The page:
Tuesday, 12 June 2018

Let Me Know: Where Do You Buy Your Paperbacks?


I ordered a proof copy of Memoirs of a Guardian Angel from Lulu on 6 April. Because it's coming from the states, and our postal service isn't the best in the world, I haven't gotten it yet. It should be coming soon, though--hopefully within the next week or so.

As soon as it arrives, I'll check it for errors, and hopefully the layout and format will be right. If so, I'll approve it for distribution, and it will start showing up in bookstores all over the world in a few weeks.

That got me thinking: since I haven't personally read a book in print in a really long time, I'm completely out of the loop with where people shop for them these days.

I think here in South Africa, Exclusive Books is by far the most popular bookstore, but I've also heard good things about Book Depository because they offer free international shipping on all their orders, all the time. Loot also seems to be quite popular.

Internationally, though, is Amazon still king?

Where do you buy your print books from? Let me know in the comments, and let's start a conversation.

Tuesday, 5 June 2018

South African Provincial E-Libraries


Since I discovered the Gauteng E-Library a year ago, I've been fascinated with the concept of people logging into a website with their library card number and borrowing e-books. When you think about it, it's a groundbreaking concept.

So I've been looking for other South African libraries which offer this service, and there are precious few of them. Some private school libraries have e-lending facilities, as do some companies (although the latter mostly stock non-fiction books related to the industries in which they operate).

Last week, I went on Overdrive (an online library distributor), and went out of my way to search in each of South Africa's nine provinces. This is what I found:




Out of nine provinces in South Africa, only four have e-libraries, that I could find. And the Eastern Cape isn't even completely covered; you can only borrow e-books if you happen to live in Nelson Mandela Bay.

Maybe I didn't look hard enough, so if you know of any provincial e-libraries I missed, please let me know, and I'll update this post.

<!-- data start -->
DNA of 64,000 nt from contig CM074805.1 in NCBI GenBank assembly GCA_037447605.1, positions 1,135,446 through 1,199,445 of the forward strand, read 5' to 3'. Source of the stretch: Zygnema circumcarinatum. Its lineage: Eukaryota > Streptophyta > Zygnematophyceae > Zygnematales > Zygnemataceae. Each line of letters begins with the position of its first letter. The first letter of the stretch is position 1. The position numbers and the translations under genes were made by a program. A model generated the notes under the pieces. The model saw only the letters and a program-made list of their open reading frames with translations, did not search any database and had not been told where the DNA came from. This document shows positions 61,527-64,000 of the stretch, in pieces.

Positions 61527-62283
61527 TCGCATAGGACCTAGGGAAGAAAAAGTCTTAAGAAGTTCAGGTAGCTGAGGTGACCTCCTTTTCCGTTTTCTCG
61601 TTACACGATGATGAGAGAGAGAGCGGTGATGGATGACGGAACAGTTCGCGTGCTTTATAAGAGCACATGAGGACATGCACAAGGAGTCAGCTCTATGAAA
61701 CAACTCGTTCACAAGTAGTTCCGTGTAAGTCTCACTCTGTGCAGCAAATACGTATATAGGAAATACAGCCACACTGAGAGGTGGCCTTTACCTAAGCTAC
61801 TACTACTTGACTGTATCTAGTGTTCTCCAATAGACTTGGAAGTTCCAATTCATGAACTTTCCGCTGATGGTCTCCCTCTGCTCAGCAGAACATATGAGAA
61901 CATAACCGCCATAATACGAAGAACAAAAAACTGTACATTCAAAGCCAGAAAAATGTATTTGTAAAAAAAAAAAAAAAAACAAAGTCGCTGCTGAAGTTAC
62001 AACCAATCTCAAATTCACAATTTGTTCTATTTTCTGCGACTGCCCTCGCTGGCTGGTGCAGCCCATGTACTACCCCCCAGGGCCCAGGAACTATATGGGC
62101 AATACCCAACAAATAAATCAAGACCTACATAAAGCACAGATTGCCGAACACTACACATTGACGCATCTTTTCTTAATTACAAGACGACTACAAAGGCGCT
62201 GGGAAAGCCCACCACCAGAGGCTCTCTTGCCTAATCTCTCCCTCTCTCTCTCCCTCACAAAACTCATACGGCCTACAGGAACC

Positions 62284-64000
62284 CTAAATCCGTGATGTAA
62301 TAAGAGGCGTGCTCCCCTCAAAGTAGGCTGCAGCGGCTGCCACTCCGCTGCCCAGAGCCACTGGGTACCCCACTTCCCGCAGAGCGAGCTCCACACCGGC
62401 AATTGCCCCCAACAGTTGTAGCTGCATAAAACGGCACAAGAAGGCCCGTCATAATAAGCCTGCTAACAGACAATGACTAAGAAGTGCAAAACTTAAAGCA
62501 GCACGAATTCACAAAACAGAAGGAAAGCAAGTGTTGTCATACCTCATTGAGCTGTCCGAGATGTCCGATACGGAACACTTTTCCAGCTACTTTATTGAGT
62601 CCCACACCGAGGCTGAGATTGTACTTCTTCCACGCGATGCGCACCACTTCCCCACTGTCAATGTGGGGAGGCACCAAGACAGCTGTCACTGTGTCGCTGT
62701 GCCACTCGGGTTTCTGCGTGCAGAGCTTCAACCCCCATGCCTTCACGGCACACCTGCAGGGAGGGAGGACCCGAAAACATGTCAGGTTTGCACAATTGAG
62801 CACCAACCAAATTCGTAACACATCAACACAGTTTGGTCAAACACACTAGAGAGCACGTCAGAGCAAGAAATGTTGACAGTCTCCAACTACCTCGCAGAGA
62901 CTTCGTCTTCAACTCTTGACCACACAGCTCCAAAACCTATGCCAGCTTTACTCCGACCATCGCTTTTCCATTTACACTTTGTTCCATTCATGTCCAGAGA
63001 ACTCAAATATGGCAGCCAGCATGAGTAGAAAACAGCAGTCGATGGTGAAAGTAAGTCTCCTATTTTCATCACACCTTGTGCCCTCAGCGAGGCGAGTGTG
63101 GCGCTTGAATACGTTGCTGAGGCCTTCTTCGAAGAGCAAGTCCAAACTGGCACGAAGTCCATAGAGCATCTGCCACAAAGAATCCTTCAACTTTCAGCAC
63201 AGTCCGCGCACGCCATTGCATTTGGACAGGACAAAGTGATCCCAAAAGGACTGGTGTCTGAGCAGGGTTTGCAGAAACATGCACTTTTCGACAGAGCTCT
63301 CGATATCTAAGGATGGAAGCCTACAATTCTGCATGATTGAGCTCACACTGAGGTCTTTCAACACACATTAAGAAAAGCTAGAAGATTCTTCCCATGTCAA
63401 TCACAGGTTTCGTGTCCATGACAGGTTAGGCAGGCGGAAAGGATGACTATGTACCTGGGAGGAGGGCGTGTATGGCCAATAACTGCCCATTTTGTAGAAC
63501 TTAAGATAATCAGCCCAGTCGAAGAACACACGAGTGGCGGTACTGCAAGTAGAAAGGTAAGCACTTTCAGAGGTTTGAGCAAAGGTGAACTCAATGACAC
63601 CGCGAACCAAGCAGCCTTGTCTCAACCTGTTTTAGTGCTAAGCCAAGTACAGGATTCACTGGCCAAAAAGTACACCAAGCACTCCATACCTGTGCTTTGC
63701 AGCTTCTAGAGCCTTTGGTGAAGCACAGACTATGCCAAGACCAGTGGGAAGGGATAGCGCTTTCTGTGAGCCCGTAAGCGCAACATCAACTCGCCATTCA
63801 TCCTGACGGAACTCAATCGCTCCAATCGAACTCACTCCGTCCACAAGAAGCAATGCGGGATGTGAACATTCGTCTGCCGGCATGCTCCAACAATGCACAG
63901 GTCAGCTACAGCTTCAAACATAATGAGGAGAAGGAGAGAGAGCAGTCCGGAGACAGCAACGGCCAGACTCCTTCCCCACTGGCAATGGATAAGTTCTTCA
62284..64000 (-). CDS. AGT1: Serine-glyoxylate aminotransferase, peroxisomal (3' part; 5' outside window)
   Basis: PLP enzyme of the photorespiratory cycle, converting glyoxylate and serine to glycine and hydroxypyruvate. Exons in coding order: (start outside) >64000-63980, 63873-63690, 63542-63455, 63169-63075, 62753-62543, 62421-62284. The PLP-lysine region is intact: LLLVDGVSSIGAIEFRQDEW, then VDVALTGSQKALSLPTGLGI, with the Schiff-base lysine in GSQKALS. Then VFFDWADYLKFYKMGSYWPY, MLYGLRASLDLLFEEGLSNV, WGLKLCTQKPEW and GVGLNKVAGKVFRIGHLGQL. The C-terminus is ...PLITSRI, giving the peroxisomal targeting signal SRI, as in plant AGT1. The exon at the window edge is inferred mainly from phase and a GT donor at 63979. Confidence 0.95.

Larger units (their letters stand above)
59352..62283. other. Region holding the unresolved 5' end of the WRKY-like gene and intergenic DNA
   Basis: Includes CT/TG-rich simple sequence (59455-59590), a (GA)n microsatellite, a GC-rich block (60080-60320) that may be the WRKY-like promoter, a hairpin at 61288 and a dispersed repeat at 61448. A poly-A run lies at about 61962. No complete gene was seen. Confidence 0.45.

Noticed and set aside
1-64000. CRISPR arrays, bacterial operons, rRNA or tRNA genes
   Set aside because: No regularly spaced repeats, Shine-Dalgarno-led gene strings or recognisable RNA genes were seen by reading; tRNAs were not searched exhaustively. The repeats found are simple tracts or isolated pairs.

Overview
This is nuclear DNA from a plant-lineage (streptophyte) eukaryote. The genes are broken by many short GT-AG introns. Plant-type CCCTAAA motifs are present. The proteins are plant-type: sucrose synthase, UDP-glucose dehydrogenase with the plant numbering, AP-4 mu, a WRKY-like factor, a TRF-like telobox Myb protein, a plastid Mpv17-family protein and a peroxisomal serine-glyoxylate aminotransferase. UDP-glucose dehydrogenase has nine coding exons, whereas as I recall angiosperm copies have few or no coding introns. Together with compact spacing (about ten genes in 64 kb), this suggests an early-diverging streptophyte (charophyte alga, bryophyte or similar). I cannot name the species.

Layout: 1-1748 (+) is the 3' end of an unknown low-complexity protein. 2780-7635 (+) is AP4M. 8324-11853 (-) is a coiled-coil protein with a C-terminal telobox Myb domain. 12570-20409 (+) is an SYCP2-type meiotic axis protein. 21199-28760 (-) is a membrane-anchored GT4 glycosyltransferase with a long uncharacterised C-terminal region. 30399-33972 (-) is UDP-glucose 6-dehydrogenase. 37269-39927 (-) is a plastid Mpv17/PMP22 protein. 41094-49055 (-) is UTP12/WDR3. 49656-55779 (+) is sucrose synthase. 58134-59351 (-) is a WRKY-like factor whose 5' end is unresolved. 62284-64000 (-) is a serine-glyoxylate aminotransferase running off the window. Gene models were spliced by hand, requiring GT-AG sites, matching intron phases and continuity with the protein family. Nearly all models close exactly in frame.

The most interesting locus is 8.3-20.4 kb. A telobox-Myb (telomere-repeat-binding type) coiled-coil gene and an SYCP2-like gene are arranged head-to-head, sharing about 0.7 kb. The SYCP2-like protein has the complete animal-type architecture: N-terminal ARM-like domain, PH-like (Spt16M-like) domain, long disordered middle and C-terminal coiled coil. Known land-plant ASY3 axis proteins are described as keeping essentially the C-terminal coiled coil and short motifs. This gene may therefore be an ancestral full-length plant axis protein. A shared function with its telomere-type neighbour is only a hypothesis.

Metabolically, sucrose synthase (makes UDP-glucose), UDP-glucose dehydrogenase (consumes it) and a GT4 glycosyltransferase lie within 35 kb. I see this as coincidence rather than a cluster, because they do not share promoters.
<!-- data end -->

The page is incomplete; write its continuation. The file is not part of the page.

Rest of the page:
If you've never logged into your local e-library before, but you have a library card, give it a try. Once you're logged in, you can recommend all my books... and Gauteng already owns a copy of Memoirs of a Guardian Angel!

I'd love to hear your opinions on this. Do you have a library card? When last did you visit a physical library and borrow a book? Have you ever borrowed a book from an e-library?

Hit me up in the comments, and let's start a conversation.

Tuesday, 29 May 2018

The Birthday Surprise (A Flash Fiction Story)


“It’s my fortieth,” said Melissa, more than a little irritation in her voice, “have a drink.”

Jane rolled her eyes. “Oh, all right then. I’m going to the kitchen. Does anybody want anything?”

Around the small coffee table in Mellissa’s lounge, the guests raised their glasses and half-full beer bottles one at a time. It seemed everyone but her was sorted. Jane harrumphed. “All right. But when I get back, we’ll sing Happy Birthday.”

Melissa sighed. “If you must. But I’m forty, not four. We’ll have to wait for Mike to get back first, though.” She thumbed towards the bathroom door and raised her voice for effect. “I wonder what’s taking so long in there.”

There was no response from within the bathroom, as Jane left for the kitchen.

The party continued their merry banter. Simon was telling what he believed was a hilarious story about Mike’s bachelors' the day before, as everyone else laughed politely between sips of their drinks.

A scream emanated from the kitchen.

The party shot up from their seats, knocking drinks all over the coffee table in the process. Simon reached the kitchen first, in time to witness Jane standing in front of the open fridge. She was slack-jawed, shaking, and snow white.

“Jane?” said Simon. “What’s wrong?”

She didn’t respond, but lifted a shaky hand and pointed. The group huddled around.

There, on a shelf above the margarine, was a human head. The eyes were open in a permanent stare, the mouth was twisted in an expression of agony, and blood dripped from the neck onto the shelf below.

The face was unmistakable: Mike.

Melissa sank to her haunches on the kitchen floor. Her mouth shook, and she sobbed. Jane fell to the ground beside her, and the two women bawled hysterically on each others’ shoulders.

Simon ran back to the lounge and banged on the bathroom door.

“Mike! Mike! This isn’t funny!” he screamed, pounding the door furiously. “Come out of there right now.”

When no response was forthcoming, he instinctively grabbed the door handle, pulled it down, and shouldered the door. It sprang open, causing him to almost lose his footing as he spilled into the room.

It was empty.

Mike was nowhere to be found. The window above the toilet was open, and a chilly wind blew the curtains into the room. Outside was pitch dark, and all was silent except for the muffled sounds of crying and “Why?” emanating from the distant kitchen.

Simon made his way back to the kitchen, where the girls were still huddled on the floor. The fridge was still open, and Mike’s face was still stuck in its rictus stare. By this time, the blood had begun to drip out of the fridge and was pooling on the floor.